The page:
Blockchain Enigma. Paradox. Opportunity - Deloitte

Bob gets Alice's public key by scanning a QR code from her phone, or by having her email him the payment address, a string of seemingly random numbers and.
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Blockchain Enigma. Paradox. Opportunity






What is a blockchain?


The Internet of Value-Exchange


Key challenges


From vision to reality






Acknowledgements The authors would like to acknowledge the support they have received from a number of people in Deloitte while researching this publication, including Ross Laurie, Jemma Insall, Ankur Borthakur and Aleksandra Szwiling. We would also like to thank the authors of “Bitcoin: Fact. Fiction. Future”, published by Deloitte University Press, for permission to reuse figures and text from their report, and the authors of “Cleared for takeoff: Five megatrends that will change financial services”, researched and written in collaboration with the World Economic Forum, and “Beyond bitcoin: Blockchain is coming to disrupt your industry”, for their invaluable insights into blockchain technology. In this publication, references to Deloitte are references to Deloitte LLP, the UK member firm of DTTL.


You may have read about Bitcoin or heard about it at a ‘FinTech’ conference. You may have used Bitcoins to purchase pizza, coffee or even a spaceflight. Wherever the word has cropped up, fierce debates have often followed. Early adopters passionately claim that Bitcoin will remove dependencies on banks and governments. Hardened business tycoons advise that Bitcoin is just a ‘flash in the pan’. While the debate about Bitcoin rages on, researchers have been quietly examining the technology that underpins this and other digital currencies. This is the realm of the blockchain – a protocol for exchanging value over the internet without an intermediary – and there is a growing buzz about how it might transform not just banking but many other industry sectors, too. In a recent survey by the World Economic Forum (WEF), a majority of experts and executives in the information and communications technology sector expected at least ten per cent of global GDP to be stored on blockchain platforms by 2025. And while the WEF doesn’t expect the tipping point for the technology to occur until around 2027, we anticipate that adoption will occur much faster as a multitude of applications emerge in different sectors. But who can benefit from this technology? What are the key blockchain applications and how will they work? How do organisations create value from them? And what are the technical, cultural and commercial challenges they will face? This paper is part of a series of reports under the title of “Disrupt: Deliver” – Deloitte’s approach to developing understanding of and new points of view on disruptive technologies. And, in the following pages, we take a close look at the blockchain and tackle these questions.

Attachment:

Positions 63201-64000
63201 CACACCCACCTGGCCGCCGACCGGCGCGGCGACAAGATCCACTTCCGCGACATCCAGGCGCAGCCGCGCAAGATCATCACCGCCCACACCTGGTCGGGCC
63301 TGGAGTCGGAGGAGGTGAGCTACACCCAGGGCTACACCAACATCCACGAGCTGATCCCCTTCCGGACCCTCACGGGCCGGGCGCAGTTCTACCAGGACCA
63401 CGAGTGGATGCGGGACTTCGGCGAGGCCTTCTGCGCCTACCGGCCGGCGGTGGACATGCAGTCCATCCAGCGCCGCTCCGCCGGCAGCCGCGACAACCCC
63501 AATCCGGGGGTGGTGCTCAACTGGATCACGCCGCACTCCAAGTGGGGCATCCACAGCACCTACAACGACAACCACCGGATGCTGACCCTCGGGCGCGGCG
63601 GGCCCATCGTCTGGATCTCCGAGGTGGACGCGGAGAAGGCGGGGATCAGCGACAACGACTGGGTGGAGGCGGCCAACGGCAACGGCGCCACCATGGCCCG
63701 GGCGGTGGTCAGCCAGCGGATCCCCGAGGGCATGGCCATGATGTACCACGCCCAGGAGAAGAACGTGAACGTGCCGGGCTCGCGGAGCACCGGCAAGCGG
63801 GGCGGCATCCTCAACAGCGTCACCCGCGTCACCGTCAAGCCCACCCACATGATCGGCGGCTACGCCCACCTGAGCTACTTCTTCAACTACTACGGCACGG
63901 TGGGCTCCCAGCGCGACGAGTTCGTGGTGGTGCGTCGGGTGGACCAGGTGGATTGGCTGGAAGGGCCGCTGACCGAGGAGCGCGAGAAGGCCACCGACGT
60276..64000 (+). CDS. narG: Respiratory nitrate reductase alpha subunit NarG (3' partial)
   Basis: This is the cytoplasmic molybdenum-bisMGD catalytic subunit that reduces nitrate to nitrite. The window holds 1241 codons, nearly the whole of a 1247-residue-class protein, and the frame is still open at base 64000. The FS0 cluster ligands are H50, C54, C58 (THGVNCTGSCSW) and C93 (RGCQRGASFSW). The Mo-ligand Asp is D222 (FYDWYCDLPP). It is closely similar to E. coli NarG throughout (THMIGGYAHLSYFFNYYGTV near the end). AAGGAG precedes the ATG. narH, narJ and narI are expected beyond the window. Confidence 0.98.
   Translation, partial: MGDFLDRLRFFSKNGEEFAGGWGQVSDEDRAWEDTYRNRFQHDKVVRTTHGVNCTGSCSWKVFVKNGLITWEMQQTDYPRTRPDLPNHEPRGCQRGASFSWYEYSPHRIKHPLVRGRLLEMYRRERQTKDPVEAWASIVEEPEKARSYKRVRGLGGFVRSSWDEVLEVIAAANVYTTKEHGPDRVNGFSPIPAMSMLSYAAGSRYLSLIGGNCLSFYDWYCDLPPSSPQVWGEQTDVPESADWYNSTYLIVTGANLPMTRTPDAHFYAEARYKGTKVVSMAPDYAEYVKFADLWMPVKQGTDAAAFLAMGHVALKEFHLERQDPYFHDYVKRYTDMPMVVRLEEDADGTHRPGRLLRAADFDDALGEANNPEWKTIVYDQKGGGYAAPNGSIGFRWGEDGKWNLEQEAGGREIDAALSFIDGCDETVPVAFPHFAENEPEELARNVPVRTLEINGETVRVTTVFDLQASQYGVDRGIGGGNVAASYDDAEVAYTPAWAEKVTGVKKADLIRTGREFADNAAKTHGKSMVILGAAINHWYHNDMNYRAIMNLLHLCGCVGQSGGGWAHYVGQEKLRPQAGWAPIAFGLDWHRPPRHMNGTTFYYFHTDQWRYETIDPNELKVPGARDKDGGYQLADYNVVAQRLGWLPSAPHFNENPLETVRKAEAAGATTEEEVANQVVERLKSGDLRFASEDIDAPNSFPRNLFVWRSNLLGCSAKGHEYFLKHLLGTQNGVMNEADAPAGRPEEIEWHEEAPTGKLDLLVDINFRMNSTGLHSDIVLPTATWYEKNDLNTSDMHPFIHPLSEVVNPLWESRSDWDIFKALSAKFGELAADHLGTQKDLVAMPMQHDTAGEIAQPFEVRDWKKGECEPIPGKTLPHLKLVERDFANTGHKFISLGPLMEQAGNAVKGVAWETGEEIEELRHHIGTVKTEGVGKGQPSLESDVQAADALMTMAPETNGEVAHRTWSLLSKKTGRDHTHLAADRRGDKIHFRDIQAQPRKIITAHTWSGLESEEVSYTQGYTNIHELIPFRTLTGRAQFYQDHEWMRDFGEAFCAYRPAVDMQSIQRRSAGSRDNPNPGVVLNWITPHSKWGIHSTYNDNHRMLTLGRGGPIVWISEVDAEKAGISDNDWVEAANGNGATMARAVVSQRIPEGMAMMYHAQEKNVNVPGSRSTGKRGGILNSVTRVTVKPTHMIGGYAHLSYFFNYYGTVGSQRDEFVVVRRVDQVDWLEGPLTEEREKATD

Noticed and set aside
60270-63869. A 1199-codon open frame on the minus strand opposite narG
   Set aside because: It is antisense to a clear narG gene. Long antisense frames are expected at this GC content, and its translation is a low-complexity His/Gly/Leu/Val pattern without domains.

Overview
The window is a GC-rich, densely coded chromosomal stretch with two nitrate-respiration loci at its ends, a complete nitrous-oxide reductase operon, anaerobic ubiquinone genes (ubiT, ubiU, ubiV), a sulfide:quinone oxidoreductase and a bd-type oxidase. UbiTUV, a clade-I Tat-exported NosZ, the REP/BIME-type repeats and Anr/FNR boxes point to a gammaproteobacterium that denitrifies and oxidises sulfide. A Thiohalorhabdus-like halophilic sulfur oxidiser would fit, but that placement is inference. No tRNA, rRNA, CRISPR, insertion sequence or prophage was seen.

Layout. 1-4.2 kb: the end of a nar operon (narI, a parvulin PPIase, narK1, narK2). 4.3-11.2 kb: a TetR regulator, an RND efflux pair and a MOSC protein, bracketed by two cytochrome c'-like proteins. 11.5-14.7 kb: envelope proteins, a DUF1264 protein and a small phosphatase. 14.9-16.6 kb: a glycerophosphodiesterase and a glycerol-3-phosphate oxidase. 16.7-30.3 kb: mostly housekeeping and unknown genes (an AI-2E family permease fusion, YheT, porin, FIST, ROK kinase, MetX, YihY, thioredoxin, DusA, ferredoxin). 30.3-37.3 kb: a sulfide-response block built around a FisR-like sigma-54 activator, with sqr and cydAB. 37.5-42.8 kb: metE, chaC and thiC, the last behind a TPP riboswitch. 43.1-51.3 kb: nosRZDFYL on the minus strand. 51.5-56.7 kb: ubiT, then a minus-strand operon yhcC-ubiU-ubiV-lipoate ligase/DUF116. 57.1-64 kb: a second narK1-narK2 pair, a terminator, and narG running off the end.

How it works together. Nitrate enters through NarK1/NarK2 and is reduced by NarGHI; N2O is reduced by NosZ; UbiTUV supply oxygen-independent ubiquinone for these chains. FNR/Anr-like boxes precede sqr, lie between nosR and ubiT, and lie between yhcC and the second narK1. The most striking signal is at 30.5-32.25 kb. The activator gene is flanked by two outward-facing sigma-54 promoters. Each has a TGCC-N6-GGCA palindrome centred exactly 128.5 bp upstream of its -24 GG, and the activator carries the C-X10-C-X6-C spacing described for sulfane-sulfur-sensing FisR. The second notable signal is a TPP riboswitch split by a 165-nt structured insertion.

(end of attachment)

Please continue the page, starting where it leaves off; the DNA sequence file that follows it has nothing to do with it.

Vimi Grewal-Carr

In our view, there are new and emerging opportunities for organisations in all sectors to create and deliver compelling services for their customers using the power of disruptive innovation. As they formulate their plans for the coming months, we also hope that this paper helps business and public sector leaders understand the cultural and organisational challenges that are inevitably brought by the use of blockchain technologies, and provides them with the insights they need to overcome them. We hope that you find this paper useful and we look forward to your feedback.

Vimi Grewal-Carr Managing Partner for Innovation Deloitte LLP

Stephen Marshall

Stephen Marshall Partner Deloitte LLP

Blockchain Enigma. Paradox. Opportunity



“Obviously a closed platform is a serious brake on innovation.” Sir Tim Berners-Lee, inventor of the World Wide Web

Throughout history, many items have been used as a store of value, f